This latter observation is perhaps the biggest surprise for the film’s American viewers, who typically attach great importance to the trappings of success, such as the homes in which they live, the cars they drive, the phones they employ to run their lives and the toys they accumulate. By contrast, the vast majority of the Cuban people depicted in the documentary live in comparative poverty, yet they seem happier, more ebullient and contented than their U.S. counterparts.

The film encapsulates this reality through a memorable sound bite: “The best part of capitalism is the lifestyle and the worst part is the society. Conversely, the worst part of communism is the economy and the best part is society.”

Whether it’s the difference in economic system or the exigencies foist upon them by 70 years of U.S. embargo, the fact is that Cuban people place far more importance on family, fun and their day-to-day life experiences than on acquiring the latest styles, technology and other possessions.

“They’re such beautiful people, welcoming and loving,” Biffar sum up. Like Aristides Paris, an amazingly accommodating tour guide featured in the film.


Coral reefs and environmental strides

American viewers are also likely to be surprised by the remarkable health of the beautiful reefs that line Cuba’s shores. Most attribute this to the absence of American tourists as a result of the economic embargo imposed in 1961.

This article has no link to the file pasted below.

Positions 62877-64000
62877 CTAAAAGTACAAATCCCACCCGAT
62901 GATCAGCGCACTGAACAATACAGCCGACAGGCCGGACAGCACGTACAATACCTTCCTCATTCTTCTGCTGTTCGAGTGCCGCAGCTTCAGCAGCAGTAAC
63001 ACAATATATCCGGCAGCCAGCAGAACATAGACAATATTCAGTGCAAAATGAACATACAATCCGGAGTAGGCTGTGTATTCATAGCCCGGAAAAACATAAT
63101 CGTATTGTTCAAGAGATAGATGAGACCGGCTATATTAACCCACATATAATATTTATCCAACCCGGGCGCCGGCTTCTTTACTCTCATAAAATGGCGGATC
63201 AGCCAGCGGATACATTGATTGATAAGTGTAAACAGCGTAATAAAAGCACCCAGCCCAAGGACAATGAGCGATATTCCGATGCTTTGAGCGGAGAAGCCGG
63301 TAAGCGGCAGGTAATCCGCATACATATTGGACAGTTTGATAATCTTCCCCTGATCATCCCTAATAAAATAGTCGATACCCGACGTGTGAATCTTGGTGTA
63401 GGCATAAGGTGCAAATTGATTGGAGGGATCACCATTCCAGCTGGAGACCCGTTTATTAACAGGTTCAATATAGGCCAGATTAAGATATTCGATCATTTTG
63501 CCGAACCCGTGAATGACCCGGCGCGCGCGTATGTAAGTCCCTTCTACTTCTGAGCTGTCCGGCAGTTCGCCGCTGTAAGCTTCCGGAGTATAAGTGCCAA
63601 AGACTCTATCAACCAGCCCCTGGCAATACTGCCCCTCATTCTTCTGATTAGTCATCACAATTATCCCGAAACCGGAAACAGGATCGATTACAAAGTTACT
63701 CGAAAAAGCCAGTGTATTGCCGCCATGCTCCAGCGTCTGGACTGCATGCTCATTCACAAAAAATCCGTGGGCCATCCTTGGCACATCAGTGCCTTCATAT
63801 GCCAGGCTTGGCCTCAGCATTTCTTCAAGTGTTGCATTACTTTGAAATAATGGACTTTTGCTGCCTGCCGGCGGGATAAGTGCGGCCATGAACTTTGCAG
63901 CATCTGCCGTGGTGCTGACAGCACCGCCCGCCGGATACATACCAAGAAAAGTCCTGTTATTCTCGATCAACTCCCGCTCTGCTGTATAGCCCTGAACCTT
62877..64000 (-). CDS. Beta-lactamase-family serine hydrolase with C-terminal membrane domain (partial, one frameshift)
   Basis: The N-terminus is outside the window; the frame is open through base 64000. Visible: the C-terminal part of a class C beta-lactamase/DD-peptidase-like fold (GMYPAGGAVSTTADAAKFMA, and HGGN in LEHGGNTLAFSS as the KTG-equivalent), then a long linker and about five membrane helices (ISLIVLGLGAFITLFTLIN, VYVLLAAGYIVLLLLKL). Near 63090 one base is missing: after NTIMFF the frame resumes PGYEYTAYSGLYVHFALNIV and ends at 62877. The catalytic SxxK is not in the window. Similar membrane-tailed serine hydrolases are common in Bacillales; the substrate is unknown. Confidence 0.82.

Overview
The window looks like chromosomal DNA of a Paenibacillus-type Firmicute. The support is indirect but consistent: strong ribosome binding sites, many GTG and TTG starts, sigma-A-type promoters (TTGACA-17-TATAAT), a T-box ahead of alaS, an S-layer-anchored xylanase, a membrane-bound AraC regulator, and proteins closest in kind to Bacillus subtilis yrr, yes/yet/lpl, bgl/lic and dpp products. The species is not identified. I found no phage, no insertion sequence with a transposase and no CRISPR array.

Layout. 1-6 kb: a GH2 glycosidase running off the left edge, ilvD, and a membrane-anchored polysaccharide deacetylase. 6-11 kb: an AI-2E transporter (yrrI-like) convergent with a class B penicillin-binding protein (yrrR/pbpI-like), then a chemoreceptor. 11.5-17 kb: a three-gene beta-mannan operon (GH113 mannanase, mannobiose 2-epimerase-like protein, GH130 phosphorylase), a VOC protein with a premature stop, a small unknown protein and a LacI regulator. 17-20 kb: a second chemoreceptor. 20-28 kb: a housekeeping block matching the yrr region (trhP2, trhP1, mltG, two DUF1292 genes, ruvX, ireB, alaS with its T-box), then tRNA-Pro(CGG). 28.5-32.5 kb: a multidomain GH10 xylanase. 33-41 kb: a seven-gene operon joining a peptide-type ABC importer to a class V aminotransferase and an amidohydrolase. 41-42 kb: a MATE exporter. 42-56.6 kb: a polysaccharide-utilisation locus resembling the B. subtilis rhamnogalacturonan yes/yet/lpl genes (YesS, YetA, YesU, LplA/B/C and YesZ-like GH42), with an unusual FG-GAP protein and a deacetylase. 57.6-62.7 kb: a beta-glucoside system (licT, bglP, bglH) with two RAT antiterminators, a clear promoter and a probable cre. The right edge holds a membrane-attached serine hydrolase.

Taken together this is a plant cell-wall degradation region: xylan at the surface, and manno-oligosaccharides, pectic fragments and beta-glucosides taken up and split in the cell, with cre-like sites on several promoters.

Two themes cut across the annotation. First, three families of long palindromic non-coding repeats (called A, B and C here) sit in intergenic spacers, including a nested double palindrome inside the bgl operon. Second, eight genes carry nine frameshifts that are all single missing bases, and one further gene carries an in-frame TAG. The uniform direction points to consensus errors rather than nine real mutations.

Before Fidel Castro came to power in 1959, an enormous percentage of the Cuban economy was under the control of U.S. corporations, which controlled a significant percentage of the island’s natural resources (oil, minerals and timber), as well as its sugar, cattle, tobacco, timber, and farming industries. U.S. companies even dominated the island’s utilities and railroads. Castro’s communist government nationalized all of these assets, claiming them in the name of the Cuban people and the U.S. retaliated by slapping a trade embargo in place in hopes of toppling the Cuban government. The embargo didn’t have that effect, but it did remove all incentive to develop the coastline, especially along its southern shore.

“[C]oastal development and overfishing … [are] what’s killing reefs,” observes David Guggenheim, founder and president of Ocean Doctor, a DC-based non-profit that’s dedicated to ocean conservation efforts in Cuba and elsewhere. “Sedimentation and nutrient pollution fuel the growth of algae, which then smothers the coral.”

Corals all over the world are dying by the acre. The demise of these animals and the delicate reefs they construct is one of the most dire and definitive indicators of ocean environmental damage on a global scale.